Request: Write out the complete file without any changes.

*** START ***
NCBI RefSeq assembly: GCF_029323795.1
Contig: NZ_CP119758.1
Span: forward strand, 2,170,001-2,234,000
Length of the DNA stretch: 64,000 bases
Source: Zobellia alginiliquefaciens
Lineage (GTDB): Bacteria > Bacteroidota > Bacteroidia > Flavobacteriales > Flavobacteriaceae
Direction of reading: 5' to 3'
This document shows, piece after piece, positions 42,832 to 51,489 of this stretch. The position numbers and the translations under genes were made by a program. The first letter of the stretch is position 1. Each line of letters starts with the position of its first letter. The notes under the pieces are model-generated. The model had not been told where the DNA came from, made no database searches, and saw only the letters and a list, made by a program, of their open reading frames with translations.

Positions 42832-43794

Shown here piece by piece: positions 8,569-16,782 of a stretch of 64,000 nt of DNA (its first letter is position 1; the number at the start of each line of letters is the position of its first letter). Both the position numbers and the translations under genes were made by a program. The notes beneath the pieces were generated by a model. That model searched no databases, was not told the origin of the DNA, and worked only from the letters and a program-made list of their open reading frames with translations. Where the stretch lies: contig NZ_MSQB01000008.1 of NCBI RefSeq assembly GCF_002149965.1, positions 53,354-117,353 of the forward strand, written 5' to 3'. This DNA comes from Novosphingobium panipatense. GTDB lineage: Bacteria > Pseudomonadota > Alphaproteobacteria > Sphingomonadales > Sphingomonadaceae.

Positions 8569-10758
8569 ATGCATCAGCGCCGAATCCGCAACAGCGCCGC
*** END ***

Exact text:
NCBI RefSeq assembly: GCF_029323795.1
Contig: NZ_CP119758.1
Span: forward strand, 2,170,001-2,234,000
Length of the DNA stretch: 64,000 bases
Source: Zobellia alginiliquefaciens
Lineage (GTDB): Bacteria > Bacteroidota > Bacteroidia > Flavobacteriales > Flavobacteriaceae
Direction of reading: 5' to 3'
This document shows, piece after piece, positions 42,832 to 51,489 of this stretch. The position numbers and the translations under genes were made by a program. The first letter of the stretch is position 1. Each line of letters starts with the position of its first letter. The notes under the pieces are model-generated. The model had not been told where the DNA came from, made no database searches, and saw only the letters and a list, made by a program, of their open reading frames with translations.

Positions 42832-43794

Shown here piece by piece: positions 8,569-16,782 of a stretch of 64,000 nt of DNA (its first letter is position 1; the number at the start of each line of letters is the position of its first letter). Both the position numbers and the translations under genes were made by a program. The notes beneath the pieces were generated by a model. That model searched no databases, was not told the origin of the DNA, and worked only from the letters and a program-made list of their open reading frames with translations. Where the stretch lies: contig NZ_MSQB01000008.1 of NCBI RefSeq assembly GCF_002149965.1, positions 53,354-117,353 of the forward strand, written 5' to 3'. This DNA comes from Novosphingobium panipatense. GTDB lineage: Bacteria > Pseudomonadota > Alphaproteobacteria > Sphingomonadales > Sphingomonadaceae.

Positions 8569-10758
8569 ATGCATCAGCGCCGAATCCGCAACAGCGCCGC